With Ocean House's accolades, including a Forbes Five Star Award and a AAA Five Diamond Award, it's hardly surprising that visitors keep returning to the No. 1 Best Hotel in Rhode Island. Ocean House offers a quintessential New England experience with its classic architecture, local artwork and regional cuisine. Along with a muted color palette and turn-of-the-20th-century decor, each room and suite includes a flat-screen TV, an iPad, 400-thread-count linens and Molton Brown toiletries. Additionally, guests can enjoy a multitude of free amenities, including afternoon refreshments in the hotel's lobby, transportation around the town of Westerly and daily activities, such as yoga and cooking classes. (Courtesy of Ocean House)
The No. 2 Best Hotel in New York City exudes a serene, elegant ambiance, further enhanced by its calming gold and cream color scheme. Perched on the Upper East Side, just a few blocks from Fifth Avenue's sleek storefronts, The Lowell New York provides travelers with easy access to iconic city sights and stores. The boutique property also impresses visitors with its impeccably decorated rooms and spacious marble bathrooms, its attentive staff and afternoon tea. (Courtesy of The Lowell New York)
On paper it shouldn’t work. An entire Puglian village, built from scratch. A reimagining of townhouses and a square, a colonnade of shops, villas dotted around the grounds, a little farm area with horses and chickens and rabbits. How could it possibly be anything other than pastiche? And yet… at the grand old age of 10, Borgo Egnazia has carved a name for itself as one of the loveliest places to stay in all of Italy. It is dreamily beautiful, the way the harsh Mediterranean sun hits the mellow tufu limestone from which the buildings have been honed, the shock of bougainvillea that has crept up every wall, the softness, the shadows, the dusky lanes between the hotel rooms. It is of course a hotel, but feels far from formulaic. Rooms are soaring and elegant, cool stone underfoot, mini posies of dried lavender on shelves, huge linen cushions and sun-trap terraces. They are retreats in themselves, some with their own little kitchens, others with swimming pools, or sea views from the rooftops. The restaurants are smart, with the most covetable traditional Italian splatterware plates and bowls, and food made straight from the fields you see around you: broccoli, tomatoes, aubergines, pasta made with the local semolina flour, very good olive oil. There is the sweetest children’s club you’ll ever stumble across, and a supremely cool beach hangout, and a spa that is mesmerising and magical. At night the entire place is lit by citronella lanterns, smoking into the warm air. Sometimes a bonfire crackles in the central square. A deeply special place. By Issy von Simson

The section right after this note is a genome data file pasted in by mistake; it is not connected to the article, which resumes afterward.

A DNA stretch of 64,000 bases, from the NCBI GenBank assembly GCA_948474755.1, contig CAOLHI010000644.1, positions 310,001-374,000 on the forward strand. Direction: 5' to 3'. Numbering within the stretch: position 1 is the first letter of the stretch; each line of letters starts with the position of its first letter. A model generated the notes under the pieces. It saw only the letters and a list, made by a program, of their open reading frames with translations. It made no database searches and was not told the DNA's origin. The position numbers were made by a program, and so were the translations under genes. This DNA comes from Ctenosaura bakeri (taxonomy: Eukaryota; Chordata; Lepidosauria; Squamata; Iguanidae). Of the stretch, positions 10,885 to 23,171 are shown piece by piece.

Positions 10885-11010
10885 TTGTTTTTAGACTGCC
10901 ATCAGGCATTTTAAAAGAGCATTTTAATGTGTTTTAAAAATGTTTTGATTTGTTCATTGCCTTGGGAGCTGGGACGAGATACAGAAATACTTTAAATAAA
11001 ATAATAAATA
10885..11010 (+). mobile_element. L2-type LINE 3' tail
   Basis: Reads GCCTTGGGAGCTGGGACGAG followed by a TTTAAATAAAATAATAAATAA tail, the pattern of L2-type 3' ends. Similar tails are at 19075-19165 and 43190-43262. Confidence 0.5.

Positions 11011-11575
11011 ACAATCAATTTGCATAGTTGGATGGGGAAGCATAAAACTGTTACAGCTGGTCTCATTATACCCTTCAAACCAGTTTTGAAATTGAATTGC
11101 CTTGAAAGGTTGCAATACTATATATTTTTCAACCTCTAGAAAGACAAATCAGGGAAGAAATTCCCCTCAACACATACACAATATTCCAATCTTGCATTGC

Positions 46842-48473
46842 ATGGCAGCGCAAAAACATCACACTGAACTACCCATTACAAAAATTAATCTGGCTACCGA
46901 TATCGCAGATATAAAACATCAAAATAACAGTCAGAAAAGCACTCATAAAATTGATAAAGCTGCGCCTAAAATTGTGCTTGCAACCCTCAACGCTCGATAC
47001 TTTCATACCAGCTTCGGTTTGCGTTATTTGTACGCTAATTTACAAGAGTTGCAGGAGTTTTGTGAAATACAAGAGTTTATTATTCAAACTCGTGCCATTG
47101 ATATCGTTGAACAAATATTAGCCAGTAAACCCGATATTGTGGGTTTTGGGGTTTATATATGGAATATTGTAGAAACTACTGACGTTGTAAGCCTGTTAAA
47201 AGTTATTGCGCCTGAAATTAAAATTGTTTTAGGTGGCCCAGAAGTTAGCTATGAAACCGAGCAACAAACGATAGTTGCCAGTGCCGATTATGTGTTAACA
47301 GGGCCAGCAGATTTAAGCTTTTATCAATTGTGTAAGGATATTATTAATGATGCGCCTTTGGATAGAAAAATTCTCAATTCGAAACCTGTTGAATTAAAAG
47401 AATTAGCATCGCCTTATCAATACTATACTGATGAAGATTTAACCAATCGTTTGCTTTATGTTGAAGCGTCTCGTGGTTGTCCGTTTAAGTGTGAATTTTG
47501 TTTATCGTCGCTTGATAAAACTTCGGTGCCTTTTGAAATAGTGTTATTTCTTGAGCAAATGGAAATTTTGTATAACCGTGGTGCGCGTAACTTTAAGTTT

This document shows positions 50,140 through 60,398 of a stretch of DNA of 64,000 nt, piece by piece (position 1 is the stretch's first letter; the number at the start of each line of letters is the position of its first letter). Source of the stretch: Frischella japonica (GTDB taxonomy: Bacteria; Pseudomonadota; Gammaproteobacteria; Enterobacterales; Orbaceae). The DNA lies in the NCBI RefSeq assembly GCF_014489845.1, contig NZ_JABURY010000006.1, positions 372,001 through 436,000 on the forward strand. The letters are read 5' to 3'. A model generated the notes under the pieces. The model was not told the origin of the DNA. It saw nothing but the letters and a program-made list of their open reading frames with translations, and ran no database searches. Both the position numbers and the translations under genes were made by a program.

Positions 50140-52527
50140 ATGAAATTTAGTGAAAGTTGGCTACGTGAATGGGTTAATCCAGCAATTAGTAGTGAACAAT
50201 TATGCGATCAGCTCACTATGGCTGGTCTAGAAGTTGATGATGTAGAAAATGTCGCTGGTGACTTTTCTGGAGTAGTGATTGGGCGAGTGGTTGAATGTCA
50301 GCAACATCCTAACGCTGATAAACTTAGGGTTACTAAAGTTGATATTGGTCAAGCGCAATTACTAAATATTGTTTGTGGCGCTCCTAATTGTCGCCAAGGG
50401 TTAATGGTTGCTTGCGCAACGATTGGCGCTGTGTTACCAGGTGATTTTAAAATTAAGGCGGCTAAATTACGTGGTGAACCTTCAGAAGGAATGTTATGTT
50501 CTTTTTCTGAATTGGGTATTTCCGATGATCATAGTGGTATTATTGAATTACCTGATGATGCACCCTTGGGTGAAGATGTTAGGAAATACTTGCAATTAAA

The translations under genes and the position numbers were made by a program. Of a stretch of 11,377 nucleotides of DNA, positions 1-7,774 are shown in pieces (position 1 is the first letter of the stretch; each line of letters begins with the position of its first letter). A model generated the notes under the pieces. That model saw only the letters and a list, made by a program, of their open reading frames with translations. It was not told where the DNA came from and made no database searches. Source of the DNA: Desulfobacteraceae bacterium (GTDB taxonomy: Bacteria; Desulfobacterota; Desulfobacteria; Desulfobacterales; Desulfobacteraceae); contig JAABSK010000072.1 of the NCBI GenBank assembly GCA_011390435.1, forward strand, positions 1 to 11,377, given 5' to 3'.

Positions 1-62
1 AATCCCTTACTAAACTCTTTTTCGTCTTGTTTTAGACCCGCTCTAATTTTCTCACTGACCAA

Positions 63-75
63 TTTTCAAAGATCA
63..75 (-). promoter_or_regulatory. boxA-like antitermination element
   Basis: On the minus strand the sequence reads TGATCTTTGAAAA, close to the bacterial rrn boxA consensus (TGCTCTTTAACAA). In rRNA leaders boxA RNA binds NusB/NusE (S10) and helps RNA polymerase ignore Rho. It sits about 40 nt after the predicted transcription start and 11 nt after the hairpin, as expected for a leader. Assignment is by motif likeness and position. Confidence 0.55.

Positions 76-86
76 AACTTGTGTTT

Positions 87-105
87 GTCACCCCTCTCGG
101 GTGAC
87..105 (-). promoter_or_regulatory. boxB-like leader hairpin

Half an hour’s drive from Mérida, the state capital of Yucatán, Chablé began life as an 18th-century sisal hacienda, and many of its original buildings endure. The arcaded Casa Principal, its faded stucco the blue of a Madonna’s cloak, contains the bar and an enfilade of sitting rooms; the former machine house has been incorporated into the most ambitious of its four restaurants, which is under the auspices of Jorge Vallejo of Quintonil in Mexico City, ranked 11th in the World’s 50 Best Restaurants; and a smaller building contains an immense library of tequilas. In case you feel the urge to atone for a surfeit of high living, the chapel of San Antonio, after whom the San Antonio Chablé estate was named, remains a house of God. Forty contemporary white-limestone-and-glass casitas are strung across the densely wooded 300-hectare estate, each with its own terrace, pool and hammock, and guests fall broadly into two categories: those who have come to explore the ruins of ancient abandoned Maya cities – Chablé is well placed for visiting Uxmal, arguably the greatest example of these on the Yucatán peninsula – and those who are here for the spectacular forest spa, where the pools are lined in tiles of petrified wood. Surrounded by jungle, a dozen treatment cabins are arranged around a cenote, a water-filled sinkhole which the Maya believed to be a portal to the underworld but guests are told is a fountain of wellness. It’s a place of such beauty and charm that even non-converts to traditional Maya healing rituals will succumb to the overall spirit and peace. By Claire Wrathall
Few hotels are as synonymous with their destination as La Mamounia. Frankly, if you don’t end up overnighting in one of this former palace’s tiled guest rooms, just behind the blush-colored walls of the medina, it’s almost as though you were never in Marrakech at all. That’s because this opulent, more-is-absolutely-more pocket of palm trees, landscaped gardens and fountains, where sultry lobby spaces and bars are draped in silks and dark velvets, has come to embody all those reasons we travel to Marrakech in the first place. Inside its hammam, a mosaic of blue, red and pine-green tiles, are cheery therapists who offer clay body wraps (head down early for a pre-treatment dip). By the utterly enormous pool, a flurry of bow-tied waiters rush between the Brits and French and, with increasing frequency, Russians and Turks, lying about all day long, with bottles of Moroccan rosé and surprisingly well-mixed Old Fashioneds, moving equally as swiftly between the languages. In the incredible bedrooms, the sweeping Moorish curves on the balcony doors are emulated in the archway to the bathrooms, themselves a symphony of tilework and gold-framed mirrors. All of this is accompanied by the 5 a.m. call to prayer carrying in as softly as a fragrance of jasmine, from the nearby mosque.